Data Warehouses: What Do I Know? Well, I'm no expert. I learned Power Pivot and Power BI through Excel. What I know is from helping to build a SQL data warehouse. That is, I've worked with a data warehouse pro.…
There are people (at least I assume they exist) that plan out the words flying out of their mouths before they actually start speaking. Those people lack imagination and an appreciation for the true art of throwing caution to the…
By Dany Hoter
We always think about a data model with multiple tables and relationships between them as a big improvement over the common practice of combining tables using VLOOKUP expressions.
(Watch Video for more: PowerPivot Relationships are EASIER than VLOOKUP, not just faster)
I came across a customer request that forced me to admit that in some aspects a VLOOKUP is more flexible than relationships. To solve some specific scenarios we have to use modeling methods which are not elegant and not efficient.
VLOOKUP better than Relationships?
I hope that some of the readers will know to defend the cause of the data model and find a magic solution that is both elegant and efficient.
How can good old VLOOKUP be better?
A solution based on VLOOKUP is using a separate formula for every row, this is what makes it cumbersome, slow and error prone – right?
Yes but this is also what makes it more flexible in some cases.
Let’s describe some reasons why is it more flexible and give some examples:
VLOOKUP can use a different way to find the right row based on the input value
, VLOOKUP (A6,lookuptable6,3,false)
, VLOOKUP (A5,lookuptable5,4,false))
If lookup value is empty in our table, there is no point in looking for it in the lookup table and instead a different lookup table is used and a different lookup value is searched for.
For example (download), if a state column is empty or contains “NA”, return a value from the countries table using the country as a search value.
VLOOKUP gives us the flexibility to lookup State or Country names
by Matt Allington I was recently helping a forum member at http://powerpivotforum.com.au with a problem about how to dynamically calculate an employee’s age. I thought a worked through example would make a good blog post as it demonstrates a further…
Guest Post From Dany Hoter
Intro from Rob: Ah, the international man of mystery returns! My first instincts when I think of Dany Hoter, other than “one of the most fabulous humans I have ever known,” generally can be summarized as “MDX and Cube Formulas Monster.”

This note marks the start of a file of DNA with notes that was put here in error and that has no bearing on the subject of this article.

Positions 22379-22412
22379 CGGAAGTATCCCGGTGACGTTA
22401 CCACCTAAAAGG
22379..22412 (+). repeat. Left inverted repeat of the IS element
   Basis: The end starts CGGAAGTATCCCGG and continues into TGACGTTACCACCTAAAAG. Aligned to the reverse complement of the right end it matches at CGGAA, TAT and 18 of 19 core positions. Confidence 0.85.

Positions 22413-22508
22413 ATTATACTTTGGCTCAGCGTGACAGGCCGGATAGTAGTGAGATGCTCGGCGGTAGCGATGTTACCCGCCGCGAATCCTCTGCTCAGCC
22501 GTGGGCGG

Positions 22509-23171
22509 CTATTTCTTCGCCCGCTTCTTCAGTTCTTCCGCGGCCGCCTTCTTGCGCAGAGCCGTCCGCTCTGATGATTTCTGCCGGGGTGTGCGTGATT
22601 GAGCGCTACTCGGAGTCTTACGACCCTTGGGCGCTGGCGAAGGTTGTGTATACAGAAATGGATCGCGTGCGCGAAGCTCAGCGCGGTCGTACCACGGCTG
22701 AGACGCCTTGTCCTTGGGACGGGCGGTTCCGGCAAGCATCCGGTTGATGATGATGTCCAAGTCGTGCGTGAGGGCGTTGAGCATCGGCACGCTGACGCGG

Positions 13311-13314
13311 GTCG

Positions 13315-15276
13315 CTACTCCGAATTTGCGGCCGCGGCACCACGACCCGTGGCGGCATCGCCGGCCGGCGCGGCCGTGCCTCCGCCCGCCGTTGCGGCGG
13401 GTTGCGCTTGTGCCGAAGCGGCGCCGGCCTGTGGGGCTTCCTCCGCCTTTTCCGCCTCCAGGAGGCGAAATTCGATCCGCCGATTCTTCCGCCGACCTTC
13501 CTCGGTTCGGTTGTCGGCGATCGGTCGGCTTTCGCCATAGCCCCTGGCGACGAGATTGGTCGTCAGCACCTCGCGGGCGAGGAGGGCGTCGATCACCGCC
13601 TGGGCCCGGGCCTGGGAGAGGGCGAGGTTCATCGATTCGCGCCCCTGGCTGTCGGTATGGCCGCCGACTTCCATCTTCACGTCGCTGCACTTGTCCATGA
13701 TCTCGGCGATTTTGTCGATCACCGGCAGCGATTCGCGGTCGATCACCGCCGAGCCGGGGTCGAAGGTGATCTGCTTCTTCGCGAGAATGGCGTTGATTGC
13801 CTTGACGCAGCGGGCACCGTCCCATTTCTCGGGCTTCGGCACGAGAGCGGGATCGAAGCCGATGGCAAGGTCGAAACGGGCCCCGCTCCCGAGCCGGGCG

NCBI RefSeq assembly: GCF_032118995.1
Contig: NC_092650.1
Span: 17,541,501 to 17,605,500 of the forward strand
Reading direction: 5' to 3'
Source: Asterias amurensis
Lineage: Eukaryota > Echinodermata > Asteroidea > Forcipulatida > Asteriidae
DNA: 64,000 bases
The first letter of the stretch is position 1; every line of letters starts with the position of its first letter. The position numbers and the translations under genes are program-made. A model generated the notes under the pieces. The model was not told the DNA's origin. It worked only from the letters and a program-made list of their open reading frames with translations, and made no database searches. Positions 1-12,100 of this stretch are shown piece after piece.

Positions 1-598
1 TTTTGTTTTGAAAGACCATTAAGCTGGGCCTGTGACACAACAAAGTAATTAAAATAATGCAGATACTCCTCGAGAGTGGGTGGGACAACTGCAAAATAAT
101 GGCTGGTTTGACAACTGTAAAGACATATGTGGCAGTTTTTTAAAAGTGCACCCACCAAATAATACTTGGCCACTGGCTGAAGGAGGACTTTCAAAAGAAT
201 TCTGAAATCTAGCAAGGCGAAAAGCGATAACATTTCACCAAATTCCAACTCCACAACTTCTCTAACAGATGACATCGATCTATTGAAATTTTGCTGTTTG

But he’s far from a one-trick pony. Generally speaking, he has a level of tenacity and patience rarely encountered outside of laboratory conditions. Couple that with an insatiable drive for The Right Thing, and you get some crazy results.
Today is one such CRAZY example. Simultaneously, he shows us how to compensate for a drillthrough bug, AND delivers a working example of relationship manipulation via VBA macros.
THIS IS AN ADVANCED TOPIC POST. Feel free to skip this one. This is the deep end of the pool and even I don’t swim in these particular waters yet.
Note of course that this technique is 2013 only, and will not work with Power Pivot in 2010.
Take it away, Dany…
A Drillthrough Bug with Inactive Relationships
I started this VBA project after one of our partners wrote to me about a customer complaint regarding inactive relationships in Power Pivot:
The Sales Table has TWO Relationships to Calendar – One is Based on OrderDate (Active), and the Other is Based on ShipDate (Inactive – Dashed Line)
Guest post by Ken Puls
I was recently working on an interesting thing in PowerPivot, and thought I’d share it in case it may help someone… A quick summary of the issue is that I needed to examine multiple records in a child table, and return a single result to the parent table if a condition was present; something that goes against the normal relationship flow.
I have a file that tracks the purchase and sale of land, as well as the respective property taxes and assessments that we get on an annual basis. It is set up like this:
At first glance this might look complicated… Each Parcel is assigned a unique Parcel Identifier, known as a PID, a key identifier that will never change for a piece of property. This info is then used to identify that parcel by the tax authority, the assessment authority, and our appraisers and accounting systems. In the case above, we can see that the PID from the Parcel table links to the Transaction, Taxes and Assessments tables. From the other side we’ve got the Key_Date that links back to the three tables as well, although it links to TranDate, TaxYear and AssessYear respectively.
Another Example of “Relationship May Be Needed” When You Do, In Fact, Have a Relationship
Let’s pick up the topic from last week and examine another instance where you might encounter the dreaded warning message above.
Let’s start with this simple pivot:
Which is a column from the Years table and a column from the Movies table:
But now I have a new table: Animals, which simply lists, for each year, which Animal is specified by the Chinese Zodiac:
Hollywood Insiders Know That the Animals of the Chinese Zodiac Are
Incredibly Important to Box Office Revenues
“Well I’m not quite ready for a relationship right now Lois.”
A confusing error getting you down?
I got an email this morning from a friend who was running into this problem:
Are you getting this warning in the field list,
even though you DO have a relationship in place?
What gives? Let’s return to our recent movies example.
To help you diagnose this problem, should you run into it, first let’s get a simple example ready.
Two tables of data in PowerPivot: Movies, and Years.